How Beaunite is a Testament to Singapore’s Failing Art Culture |

The 13-member Beaunite

On December 2017 a little-known Singaporean K-pop group by the name of Beaunite debuted with a group of 13 girls. They quickly achieved fame in the following weeks, when they walked into the savage clutches of the internet. Two responses, an apology, a disbandment, a deletion of their social media accounts and a comeback video on National Day the following year, their humiliating endeavour to become the new BTS has been both whimsical and surreal.

This pandemonium, much to the delight of the voyeuristic trolls online, has been a fascinating tale to watch as an outsider. It is not only a tale of ambitious artists who took things too far, an ironic success story, as well as a representation of a country’s failing art culture.

The allure of K-Pop

While I have no prior knowledge to K-pop before the introduction of these lovely girls, nor have I developed a particular interest in the K-pop genre, I would be willing to put Beaunite on a pedestal of failing Singapore art culture. Beaunite does not just represent a tale of lofty ambitions from a group of adolescents, it represents a country’s failed endeavour to possess a pop culture of its own.

Much of the warranted criticism aimed at Beaunite is their lack of originality. Added to their fervent desire to call themselves a ‘K-pop’ group, it is no surprise that there is an angry sentiment among people who are fans of the K-pop genre.

Whether they do have the right to call themselves a K-pop group, it is up for debate. There are several wormholes I wouldn’t delve into, but what I will say is the matter of fact that ‘K-pop’ is an abbreviation for ‘Korean-pop’, not ‘Singaporean-pop’.

So fervent was their desire to emulate an overseas brand that they did not choose to create something original or local. Beaunite wanted to brand themselves as a K-pop band, rather than be a Singaporean band, even though they were based in Singapore. It leads me to believe that, either 1)They didn’t want to be part of the Singapore music scene, or 2)They preferred to be part of the K-pop scene. That is the problem of the Singapore’s art culture.

Foreign over local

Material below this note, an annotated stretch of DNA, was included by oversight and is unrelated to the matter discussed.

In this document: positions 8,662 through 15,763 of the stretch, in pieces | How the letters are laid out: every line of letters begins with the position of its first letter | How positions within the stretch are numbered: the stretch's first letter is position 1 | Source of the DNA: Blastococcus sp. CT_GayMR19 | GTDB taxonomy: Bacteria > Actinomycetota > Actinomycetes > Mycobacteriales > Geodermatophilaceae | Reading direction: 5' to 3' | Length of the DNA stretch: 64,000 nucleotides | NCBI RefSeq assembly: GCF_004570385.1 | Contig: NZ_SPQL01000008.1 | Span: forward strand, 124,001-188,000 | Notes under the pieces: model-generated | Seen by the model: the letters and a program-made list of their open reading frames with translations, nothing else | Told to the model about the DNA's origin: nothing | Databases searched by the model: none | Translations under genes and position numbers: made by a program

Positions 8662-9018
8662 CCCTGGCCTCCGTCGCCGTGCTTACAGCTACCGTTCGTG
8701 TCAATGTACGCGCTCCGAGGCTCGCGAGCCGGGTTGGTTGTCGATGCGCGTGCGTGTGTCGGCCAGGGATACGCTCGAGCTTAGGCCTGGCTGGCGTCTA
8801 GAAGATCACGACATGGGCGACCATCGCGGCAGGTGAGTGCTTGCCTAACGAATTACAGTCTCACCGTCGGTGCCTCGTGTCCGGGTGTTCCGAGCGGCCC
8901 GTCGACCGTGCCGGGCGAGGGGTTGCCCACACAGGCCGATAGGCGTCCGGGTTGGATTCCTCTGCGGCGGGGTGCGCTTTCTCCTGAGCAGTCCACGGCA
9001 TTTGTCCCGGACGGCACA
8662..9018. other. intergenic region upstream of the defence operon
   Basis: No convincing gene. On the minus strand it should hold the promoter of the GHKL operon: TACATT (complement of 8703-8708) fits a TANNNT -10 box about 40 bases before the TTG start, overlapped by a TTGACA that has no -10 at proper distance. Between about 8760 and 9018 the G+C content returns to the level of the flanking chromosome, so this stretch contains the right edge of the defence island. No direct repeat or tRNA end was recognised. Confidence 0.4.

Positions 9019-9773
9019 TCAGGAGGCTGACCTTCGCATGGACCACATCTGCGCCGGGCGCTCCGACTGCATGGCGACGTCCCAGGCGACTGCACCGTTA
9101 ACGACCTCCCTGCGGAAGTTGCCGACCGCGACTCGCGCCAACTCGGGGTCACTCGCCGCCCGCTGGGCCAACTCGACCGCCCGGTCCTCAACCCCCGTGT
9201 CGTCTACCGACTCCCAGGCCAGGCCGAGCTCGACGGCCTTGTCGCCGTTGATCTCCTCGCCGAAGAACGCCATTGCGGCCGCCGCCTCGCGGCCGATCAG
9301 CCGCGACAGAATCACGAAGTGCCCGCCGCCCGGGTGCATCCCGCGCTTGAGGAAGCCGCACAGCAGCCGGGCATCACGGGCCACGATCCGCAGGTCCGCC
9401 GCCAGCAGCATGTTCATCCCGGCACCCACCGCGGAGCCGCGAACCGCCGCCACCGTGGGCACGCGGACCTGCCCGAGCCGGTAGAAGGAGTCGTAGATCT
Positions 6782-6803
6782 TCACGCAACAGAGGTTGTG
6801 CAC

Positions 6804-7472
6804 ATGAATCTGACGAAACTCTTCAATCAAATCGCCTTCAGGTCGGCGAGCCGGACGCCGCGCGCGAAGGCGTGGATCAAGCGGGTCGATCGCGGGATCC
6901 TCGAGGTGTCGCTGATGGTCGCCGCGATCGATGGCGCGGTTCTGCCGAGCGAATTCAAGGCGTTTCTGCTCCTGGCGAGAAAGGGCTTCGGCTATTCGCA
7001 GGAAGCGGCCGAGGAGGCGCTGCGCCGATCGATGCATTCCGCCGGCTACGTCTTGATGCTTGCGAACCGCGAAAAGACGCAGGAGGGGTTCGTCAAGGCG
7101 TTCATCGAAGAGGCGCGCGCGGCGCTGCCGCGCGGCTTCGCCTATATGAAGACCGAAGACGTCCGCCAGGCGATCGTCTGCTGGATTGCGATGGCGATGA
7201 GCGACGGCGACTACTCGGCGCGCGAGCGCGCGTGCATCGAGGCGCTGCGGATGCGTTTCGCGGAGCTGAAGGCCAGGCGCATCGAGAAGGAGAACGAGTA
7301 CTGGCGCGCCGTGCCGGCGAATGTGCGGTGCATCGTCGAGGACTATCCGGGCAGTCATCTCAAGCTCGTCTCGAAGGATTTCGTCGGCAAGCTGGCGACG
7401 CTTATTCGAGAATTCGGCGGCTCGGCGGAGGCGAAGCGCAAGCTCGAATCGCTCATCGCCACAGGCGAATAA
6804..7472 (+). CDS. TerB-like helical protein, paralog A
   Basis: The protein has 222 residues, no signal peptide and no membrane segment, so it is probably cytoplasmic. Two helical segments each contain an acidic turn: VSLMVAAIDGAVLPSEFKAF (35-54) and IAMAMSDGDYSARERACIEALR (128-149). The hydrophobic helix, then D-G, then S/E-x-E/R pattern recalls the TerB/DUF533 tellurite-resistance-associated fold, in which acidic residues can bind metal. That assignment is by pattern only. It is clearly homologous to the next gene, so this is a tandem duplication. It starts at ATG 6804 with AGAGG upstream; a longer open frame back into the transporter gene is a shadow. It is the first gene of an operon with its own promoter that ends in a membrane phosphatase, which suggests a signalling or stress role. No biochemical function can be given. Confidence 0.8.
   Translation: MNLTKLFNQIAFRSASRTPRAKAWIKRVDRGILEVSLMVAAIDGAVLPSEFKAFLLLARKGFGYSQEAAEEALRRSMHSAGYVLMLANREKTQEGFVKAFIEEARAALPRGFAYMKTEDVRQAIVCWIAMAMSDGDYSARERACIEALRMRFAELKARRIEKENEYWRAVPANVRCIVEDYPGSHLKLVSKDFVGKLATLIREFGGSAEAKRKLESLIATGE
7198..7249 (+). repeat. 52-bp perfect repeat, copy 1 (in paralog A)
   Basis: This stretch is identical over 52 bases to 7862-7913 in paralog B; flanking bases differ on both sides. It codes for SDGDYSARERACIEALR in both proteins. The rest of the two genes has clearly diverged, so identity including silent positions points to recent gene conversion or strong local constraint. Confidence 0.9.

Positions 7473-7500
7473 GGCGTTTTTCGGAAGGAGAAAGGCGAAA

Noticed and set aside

In fact, I would be willing to bet if you ask any young person on the street to name any musicians they enjoy, the names ‘Coldplay’ or ‘Blackpink’ would come before ‘Stephanie Sun’ or ‘53A’.

I do not blame Beaunite. However, I do attribute this problem – that when it comes to the arts, Singaporeans prefer overseas brands over local ones – to the influence of mass- and social media.

Because of the huge following that these international acts have on the rest of the world – from their criminally large followings on Facebook, Twitter, Instagram, and their influence on video platforms whether on television or Youtube – local acts often get washed away from all the noise. Foreign acts have large amounts of money to spend on never-ending marketing and doing outrageous things constantly to keep up with the trends, such that they stay relevant, while our local groups stay niche.

This phenomenon is not limited to K-pop. Let’s look at filmmaking, for example. In 2022, the highest-grossing Singapore-made movie at the Singapore box office was Ah Girls Go Army, with a revenue of about SGD2.1 million. The top grossing film was Avatar: The Way of Water (SGD10.67 million), with the entire top ten films hailing from Hollywood, including 3 Marvel titles (Doctor Strange, Thor, and Black Panther). There is a widening gap with more people favouring overseas artforms compared to our local arts scene.

Singaporeans prefer foreign acts and movies

The mass media is responsible for transforming the way we entertain ourselves. And as the influence of these media grows, so will the monopoly that these large foreign acts have on us, and so will it shape our preferences for them.

Beaunite is a shining example of our preference for foreign brands, and they have been mocked for it. But beyond all the mockery that this group has suffered, it paints a grim picture of our country’s dwindling arts and culture scene.

by Ho Wei Jian